During the COVID-19 pandemic, many healthcare organizations have augmented their telehealth capabilities to offer patients alternative access to care and avoid exposing them to the virus. It’s important to continue building out these virtual channels, given how eagerly patients have adopted them. Eventually, these virtual visit channels should be integrated into a broader digital front door strategy. Telehealth channels, portals and websites that are not integrated are not true doorways into the broader health system.
Any digital front door must lead to a rich ecosystem of well-integrated patient-centered experiences. The average healthcare system will have multiple digital front doors — from physical facilities that capture patient data electronically to video consults to apps. Regardless of which doorway a patient first enters, any doorways they access on subsequent visits should recognize them, anticipate their needs, offer a personalized experience, and collect and share data to continuously improve that experience.
Successful digital front door strategies require healthcare systems to become hyper-focused on the customer (that is, patient) experience. They must understand the expectations of their intended audiences and be clear about their goals of improving care access, patient engagement and efficiencies. Then they must constantly fine-tune both the digital doorways and the offerings behind them to achieve these objectives.
The experience design and the underlying delivery technology are each vitally important to a digital front door strategy. Experiences must meet patients’ expectations while also nudging them to adopt new behaviors that improve their health. Technology must support the experience, or else healthcare systems may implement modern systems and processes that patients simply ignore.
Services delivered through digital front doors must meet a specific set of patient expectations. Patients want to be cared for with warmth and understanding; enabled to manage their own care; empowered with relevant, curated data and guidance; and recognized and known as a specific individual, not just a patient. To meet patient expectations, here are the minimum capabilities we recommend digital front doors deliver:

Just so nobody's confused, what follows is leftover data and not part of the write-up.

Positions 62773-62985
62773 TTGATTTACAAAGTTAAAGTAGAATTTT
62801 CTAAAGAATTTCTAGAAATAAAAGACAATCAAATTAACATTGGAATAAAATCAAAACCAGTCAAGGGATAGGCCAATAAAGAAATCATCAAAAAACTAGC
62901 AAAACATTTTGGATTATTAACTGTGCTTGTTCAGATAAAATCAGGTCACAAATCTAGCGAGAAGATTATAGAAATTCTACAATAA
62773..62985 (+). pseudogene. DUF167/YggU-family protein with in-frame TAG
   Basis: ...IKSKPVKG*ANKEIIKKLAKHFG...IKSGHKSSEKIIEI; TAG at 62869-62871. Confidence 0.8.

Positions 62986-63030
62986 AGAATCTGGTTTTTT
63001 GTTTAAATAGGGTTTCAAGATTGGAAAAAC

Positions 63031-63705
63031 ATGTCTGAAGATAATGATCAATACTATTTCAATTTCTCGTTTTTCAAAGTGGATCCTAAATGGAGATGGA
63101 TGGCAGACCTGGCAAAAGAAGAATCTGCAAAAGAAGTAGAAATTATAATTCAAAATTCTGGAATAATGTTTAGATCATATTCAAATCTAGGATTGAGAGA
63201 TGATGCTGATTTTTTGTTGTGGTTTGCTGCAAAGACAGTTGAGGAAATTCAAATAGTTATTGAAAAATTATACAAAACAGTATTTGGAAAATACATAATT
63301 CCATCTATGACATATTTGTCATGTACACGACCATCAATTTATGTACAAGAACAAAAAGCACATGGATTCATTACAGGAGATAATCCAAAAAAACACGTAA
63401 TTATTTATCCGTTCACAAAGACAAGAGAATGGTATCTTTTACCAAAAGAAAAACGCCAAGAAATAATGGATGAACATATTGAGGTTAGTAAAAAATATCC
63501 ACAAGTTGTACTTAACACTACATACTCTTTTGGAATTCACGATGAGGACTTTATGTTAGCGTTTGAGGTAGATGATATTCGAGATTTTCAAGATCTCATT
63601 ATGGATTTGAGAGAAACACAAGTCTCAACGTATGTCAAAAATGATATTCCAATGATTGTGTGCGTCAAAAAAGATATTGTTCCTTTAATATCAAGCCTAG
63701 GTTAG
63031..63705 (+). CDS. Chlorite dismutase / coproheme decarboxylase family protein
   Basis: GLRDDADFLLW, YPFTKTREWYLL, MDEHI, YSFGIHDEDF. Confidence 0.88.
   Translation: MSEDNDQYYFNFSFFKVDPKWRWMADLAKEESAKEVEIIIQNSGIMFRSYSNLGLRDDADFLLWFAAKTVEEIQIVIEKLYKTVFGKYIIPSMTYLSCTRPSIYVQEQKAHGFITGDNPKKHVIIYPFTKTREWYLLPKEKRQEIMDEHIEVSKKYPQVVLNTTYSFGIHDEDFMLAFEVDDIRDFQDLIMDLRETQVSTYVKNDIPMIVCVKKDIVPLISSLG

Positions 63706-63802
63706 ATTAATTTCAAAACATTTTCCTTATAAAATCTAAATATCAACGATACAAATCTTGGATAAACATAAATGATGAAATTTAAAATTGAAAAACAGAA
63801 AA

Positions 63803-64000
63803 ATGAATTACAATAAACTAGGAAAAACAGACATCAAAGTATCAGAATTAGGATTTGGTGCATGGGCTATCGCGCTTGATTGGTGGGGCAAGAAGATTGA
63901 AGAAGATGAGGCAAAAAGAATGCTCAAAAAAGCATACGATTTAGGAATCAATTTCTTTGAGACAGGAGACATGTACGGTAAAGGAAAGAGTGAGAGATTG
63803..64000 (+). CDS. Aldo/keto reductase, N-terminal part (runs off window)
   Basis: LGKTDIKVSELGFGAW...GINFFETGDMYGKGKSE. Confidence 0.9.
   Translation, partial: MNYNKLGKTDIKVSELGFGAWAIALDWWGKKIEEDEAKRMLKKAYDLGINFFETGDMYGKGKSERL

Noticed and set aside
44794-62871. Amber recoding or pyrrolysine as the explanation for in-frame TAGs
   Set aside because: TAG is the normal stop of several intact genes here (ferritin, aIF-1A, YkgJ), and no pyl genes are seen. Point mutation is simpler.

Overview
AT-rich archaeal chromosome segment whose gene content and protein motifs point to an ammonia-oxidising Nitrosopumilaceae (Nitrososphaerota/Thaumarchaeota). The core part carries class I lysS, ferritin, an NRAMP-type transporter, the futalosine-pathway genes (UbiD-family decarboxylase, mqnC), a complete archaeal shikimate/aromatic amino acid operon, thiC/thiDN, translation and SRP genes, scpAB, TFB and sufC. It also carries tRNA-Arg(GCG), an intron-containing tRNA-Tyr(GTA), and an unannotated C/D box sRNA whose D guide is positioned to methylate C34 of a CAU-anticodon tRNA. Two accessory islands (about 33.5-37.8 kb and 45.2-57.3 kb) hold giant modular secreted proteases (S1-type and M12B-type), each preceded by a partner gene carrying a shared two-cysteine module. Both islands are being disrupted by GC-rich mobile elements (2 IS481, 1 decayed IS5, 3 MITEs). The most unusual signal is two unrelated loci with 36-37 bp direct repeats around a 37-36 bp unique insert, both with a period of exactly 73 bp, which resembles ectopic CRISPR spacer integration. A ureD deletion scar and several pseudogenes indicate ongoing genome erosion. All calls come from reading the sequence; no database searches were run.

Experiences at each doorway must incorporate these qualities — and flow into each other. An empathetic, warm experience at one doorway will be negated if the next doorway fails to recognize the patient or where they are in their healing journey. Ensuring seamless, intelligent patient experiences requires healthcare organizations to knit their many systems into a coherent ecosystem. That integration is built on data, and a platform is the best way to orchestrate data flows among many different systems.
The digital front door orchestration platform provides a uniform experience to patients and clinicians, drawing on data and capabilities in the underlying systems. The platform’s engagement layer creates a consistent look-and-feel across all the digital doorways, but that is only the beginning of the experience.
Cognitive layers, including artificial intelligence (AI), machine learning, analytics and natural language processing capabilities, help the engagement layer recognize patients, understand their context and anticipate their needs. The platform conducts data to and from the cognitive layers from dozens of systems and devices: lab, pharmacy, clinical documentation, care management, administrative, patient-generated and third parties such as payers and government agencies.
A platform-centric approach enables healthcare systems to incorporate as many existing systems as possible into their digital front doors and easily add new niche capabilities as required. Modern, best-in-class systems typically will integrate well. Older systems usually have closed architectures, and it can be difficult to create bidirectional data flows with these. A platform can mask some of these challenges while a healthcare system transitions away from legacy systems.
Developing and maintaining digital doorways will be a continuing journey, more akin to a product management lifecycle than a marketing or IT project. To that end, healthcare organizations must assemble these components:
Digital front doors help patients access care in ways meaningful to them that are also efficient for the healthcare organization in terms of improving access to care, patient outcomes and efficiencies. A first step is for organizations to inventory how many digital entryways they currently have, especially new virtual visit offerings. Then they should evaluate the technologies being used to deliver these. Ideally, the virtual visits would all be delivered from one platform that can later support additional digital doorways. Otherwise, integration issues will become challenging in the future.
Given that patients see virtual visits as safe access points, healthcare organizations could prioritize transforming these into true digital doorways in preparation for eventually delivering the larger, connected experiences patients expect.
This article was written by Sashi Padarthy and Ashley Liewer of Cognizant’s Healthcare Consulting practice.